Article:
Editor’s Note

Editor’s Note / Is Honolulu the eighth meanest city in the United States when it comes to homelessness? That’s one of the conclusions of a report released last week by the National Coalition for the Homeless and the National Law Center on Homelessness & Poverty. “Homes Not Handcuffs” identifies 10 cities as the meanest of the mean, with Honolulu coming in right behind San Francisco (and Kalamazoo) and just ahead of Bradenton and Berkeley.

That last detail caught our attention. Berkeley? Maybe across the bay in San Francisco, where the inexplicably popular Mayor Gavin Newsom is hacking away at his city’s reputation as a haven for the homeless, but Berkeley, California? One of the very most homeless-hostile communities in America? There had to be something else going on here.

It turns out that “meanness” is in the eye of the beholder, and that as far as the report’s authors can tell, we’re all jerks.

“There are no nice cities when it comes to the homeless,” explained Michael Stoops, acting executive director of the National Coalition for the Homeless.

Really? But what is a meanie if you don’t have a nice guy to compare her to? Stoops said that to be considered nice, a community would have to provide shelter to all of its residents, which no city in the U.S. does.

Stoops said the report’s authors looked at several metrics, including what he described as the “overall political climate” with respect to homelessness, but was clear that the most important variables were the number of laws that target sleeping or loitering in public places, and the enforcement of those laws.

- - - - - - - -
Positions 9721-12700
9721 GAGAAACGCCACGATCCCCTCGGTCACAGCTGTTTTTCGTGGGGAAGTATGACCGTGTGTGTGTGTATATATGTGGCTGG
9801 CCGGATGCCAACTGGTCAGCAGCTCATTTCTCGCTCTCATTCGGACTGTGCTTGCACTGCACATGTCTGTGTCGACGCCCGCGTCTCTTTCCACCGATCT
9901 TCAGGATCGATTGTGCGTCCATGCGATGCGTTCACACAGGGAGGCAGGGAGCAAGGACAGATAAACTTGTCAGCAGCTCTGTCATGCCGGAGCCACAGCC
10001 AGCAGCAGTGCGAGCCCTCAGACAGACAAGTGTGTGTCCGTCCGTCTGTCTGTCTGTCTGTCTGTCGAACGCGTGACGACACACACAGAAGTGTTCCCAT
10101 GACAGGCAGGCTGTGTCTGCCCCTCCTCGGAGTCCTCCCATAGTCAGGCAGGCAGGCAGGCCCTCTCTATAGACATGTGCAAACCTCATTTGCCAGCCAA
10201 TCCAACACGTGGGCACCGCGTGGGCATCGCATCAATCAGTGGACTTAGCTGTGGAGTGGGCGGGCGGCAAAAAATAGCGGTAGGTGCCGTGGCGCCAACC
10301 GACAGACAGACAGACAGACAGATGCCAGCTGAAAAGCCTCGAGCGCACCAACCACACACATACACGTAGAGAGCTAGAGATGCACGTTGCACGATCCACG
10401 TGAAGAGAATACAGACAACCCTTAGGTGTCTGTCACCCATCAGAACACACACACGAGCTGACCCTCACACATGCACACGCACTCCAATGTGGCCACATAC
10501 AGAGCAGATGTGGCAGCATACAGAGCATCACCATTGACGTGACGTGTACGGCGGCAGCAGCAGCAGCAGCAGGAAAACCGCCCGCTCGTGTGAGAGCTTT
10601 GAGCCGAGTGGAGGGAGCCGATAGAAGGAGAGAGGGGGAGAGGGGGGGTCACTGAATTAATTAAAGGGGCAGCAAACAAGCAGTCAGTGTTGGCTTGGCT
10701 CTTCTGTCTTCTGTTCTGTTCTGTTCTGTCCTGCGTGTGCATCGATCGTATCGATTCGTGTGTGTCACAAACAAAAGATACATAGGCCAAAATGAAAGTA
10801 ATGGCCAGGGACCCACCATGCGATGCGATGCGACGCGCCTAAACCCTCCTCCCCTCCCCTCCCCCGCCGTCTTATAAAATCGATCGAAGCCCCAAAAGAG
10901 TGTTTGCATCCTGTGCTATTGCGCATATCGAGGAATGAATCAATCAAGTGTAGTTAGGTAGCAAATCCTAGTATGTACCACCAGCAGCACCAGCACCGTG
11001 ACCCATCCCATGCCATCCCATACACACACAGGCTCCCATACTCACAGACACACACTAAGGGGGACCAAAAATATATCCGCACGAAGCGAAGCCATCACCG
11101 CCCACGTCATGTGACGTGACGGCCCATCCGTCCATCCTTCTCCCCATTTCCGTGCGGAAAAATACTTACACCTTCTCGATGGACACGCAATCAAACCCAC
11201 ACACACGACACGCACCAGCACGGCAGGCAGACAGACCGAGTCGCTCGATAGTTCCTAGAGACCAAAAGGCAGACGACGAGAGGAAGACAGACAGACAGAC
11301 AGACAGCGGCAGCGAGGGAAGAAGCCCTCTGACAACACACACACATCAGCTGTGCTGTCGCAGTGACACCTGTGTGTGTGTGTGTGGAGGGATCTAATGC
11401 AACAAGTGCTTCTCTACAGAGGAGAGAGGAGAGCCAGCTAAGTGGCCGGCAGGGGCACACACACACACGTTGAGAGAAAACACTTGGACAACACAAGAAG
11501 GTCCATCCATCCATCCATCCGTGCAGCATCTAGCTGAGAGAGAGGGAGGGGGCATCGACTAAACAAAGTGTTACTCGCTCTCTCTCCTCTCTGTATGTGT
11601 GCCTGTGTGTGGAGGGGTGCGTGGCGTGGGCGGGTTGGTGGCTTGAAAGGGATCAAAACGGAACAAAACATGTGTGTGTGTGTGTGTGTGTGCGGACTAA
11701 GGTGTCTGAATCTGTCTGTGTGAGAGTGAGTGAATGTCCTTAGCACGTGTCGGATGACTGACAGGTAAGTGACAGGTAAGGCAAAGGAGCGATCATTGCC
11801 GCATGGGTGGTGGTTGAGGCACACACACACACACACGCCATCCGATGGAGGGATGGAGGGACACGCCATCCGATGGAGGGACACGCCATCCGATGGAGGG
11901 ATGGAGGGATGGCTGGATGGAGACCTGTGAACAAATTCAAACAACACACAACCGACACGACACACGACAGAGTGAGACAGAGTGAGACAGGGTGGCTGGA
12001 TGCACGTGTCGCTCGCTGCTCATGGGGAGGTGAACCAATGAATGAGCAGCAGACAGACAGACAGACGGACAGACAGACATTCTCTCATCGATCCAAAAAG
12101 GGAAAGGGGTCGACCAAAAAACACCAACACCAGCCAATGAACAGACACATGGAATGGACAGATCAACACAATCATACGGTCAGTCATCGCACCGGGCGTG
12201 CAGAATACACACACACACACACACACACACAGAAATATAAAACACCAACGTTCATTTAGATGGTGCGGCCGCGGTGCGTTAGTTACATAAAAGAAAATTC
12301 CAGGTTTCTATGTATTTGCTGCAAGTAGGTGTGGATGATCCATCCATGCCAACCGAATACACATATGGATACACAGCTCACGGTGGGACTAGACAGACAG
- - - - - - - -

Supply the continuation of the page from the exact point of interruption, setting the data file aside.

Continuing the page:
“There are good people and model programs there in Honolulu,” Stoops said. “When we label a city mean, our designation is focused on criminalization of homelessness and civil rights violations.”

What that comes down to on Oahu is the rousting of homeless encampments on beaches and in the downtown and Chinatown areas. It’s always in the news, nobody has a good answer, and, like so many other issues, it will be with us for many years to come. But is it fair to call Honolulu hostile to the homeless?

“I think to some degree it does give an unfair impression,” said Janet Kelly, a program managing attorney at Legal Aid who handles many homeless-related projects as an advocate. “Unfortunately, though, there is a lot that still needs to be done to help the homeless. It comes down to money–do we have enough money to allow people to find jobs and to get the support they need?

Kelly thinks policymakers are in a tough position. She said she believes Hawaii lawmakers are aware and concerned about the challenges facing the homeless.

“City and state agencies and officials have been helpful to us,” she said, “and very often give us as much notice and help as they can so that we can try to prepare clients. At the same time, they have to respond to complaints from other constituents, who don’t want to see beaches full of tents. They have a fine balance to walk. As a whole, I think the agencies that deal with the homeless try to be as considerate as they can be.”

That’s good news coming from an advocate for the homeless. There are far more people without shelter on this island than any of us would like there to be, but just maybe that “meanest” designation doesn’t quite fit after all. In any case, we’d better hope not: as Kelly points out, the current state of the economy is about to make a bad problem worse.

“As there are more foreclosures and more evictions,” Kelly said, “obviously there are likely to be many more homeless people out there.”